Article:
Offers a Clear Look at Corneal Crosslinking

March 14, 2012 (PRLEAP.COM) Health News has published a new article on corneal collagen crosslinking (CXL). The procedure is awaiting Food & Drug Administration approval for treatment of the cornea-thinning condition called keratoconus, as well as corneal weakness after LASIK.

The article, Corneal Crosslinking for Keratoconus and LASIK Complications, discusses the two main types of CXL, who are candidates for the procedure, and what to expect during and after CXL.

"In most cases, the corneal shape improves or remains stable following CXL, and patients with conditions such as keratoconus will have an improved ability to wear contact lenses," said William Trattler, MD, a Miami-based ophthalmologist and corneal crosslinking expert who reviewed the article.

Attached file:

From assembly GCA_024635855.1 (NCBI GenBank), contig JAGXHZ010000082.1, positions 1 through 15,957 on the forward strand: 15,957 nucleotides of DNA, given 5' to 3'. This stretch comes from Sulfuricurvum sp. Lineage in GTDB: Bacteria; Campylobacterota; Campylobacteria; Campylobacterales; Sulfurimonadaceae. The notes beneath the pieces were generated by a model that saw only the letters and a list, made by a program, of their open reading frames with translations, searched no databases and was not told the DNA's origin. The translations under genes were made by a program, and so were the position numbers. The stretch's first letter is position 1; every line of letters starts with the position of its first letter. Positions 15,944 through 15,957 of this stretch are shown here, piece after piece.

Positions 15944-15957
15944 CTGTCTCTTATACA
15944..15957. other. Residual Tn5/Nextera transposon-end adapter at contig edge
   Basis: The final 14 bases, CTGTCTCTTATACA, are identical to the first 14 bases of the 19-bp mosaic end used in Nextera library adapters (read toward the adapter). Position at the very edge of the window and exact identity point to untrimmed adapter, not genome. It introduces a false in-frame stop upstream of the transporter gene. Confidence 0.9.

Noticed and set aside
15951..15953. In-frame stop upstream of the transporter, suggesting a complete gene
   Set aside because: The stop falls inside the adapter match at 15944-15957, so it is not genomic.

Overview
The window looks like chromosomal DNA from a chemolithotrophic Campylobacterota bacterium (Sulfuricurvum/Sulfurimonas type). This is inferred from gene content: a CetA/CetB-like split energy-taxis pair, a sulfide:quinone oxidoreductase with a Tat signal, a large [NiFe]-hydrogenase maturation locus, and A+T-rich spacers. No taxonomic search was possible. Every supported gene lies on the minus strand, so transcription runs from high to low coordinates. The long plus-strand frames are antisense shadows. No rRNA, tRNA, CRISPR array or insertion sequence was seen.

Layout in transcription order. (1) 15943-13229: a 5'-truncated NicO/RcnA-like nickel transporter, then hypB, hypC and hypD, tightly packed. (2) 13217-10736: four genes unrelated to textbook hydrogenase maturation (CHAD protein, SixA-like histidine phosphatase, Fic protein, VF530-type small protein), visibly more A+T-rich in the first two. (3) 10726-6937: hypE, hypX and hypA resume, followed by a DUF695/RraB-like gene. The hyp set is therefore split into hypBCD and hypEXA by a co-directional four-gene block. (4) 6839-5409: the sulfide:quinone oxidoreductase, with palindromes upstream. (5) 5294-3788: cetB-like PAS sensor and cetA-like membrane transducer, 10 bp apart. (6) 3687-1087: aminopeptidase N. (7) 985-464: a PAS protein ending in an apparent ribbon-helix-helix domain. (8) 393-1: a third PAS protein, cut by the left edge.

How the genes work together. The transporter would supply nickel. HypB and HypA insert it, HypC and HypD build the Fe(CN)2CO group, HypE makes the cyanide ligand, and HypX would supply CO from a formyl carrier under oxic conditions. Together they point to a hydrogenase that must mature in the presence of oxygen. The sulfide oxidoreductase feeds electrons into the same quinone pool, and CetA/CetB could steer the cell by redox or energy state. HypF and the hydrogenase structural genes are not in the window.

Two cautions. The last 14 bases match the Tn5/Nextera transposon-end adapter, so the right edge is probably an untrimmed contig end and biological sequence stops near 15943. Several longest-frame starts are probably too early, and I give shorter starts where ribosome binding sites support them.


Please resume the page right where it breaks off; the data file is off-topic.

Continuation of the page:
The article also includes the story of Olympic bobsledder Steve Holcomb, who almost had to give up the sport because of his failing eyesight from keratoconus. After undergoing corneal crosslinking followed by implantation of a special contact lens (ICL), he and his team went on to win a gold medal in the 2010 Winter Olympics. The article includes information on the minimally invasive corneal crosslinking technique his eye surgeon, Dr. Brian Boxer Wachler, had developed and later renamed as "Holcomb C3-R" in Holcomb's honor.

The article is in the Conditions and Diseases section of, at

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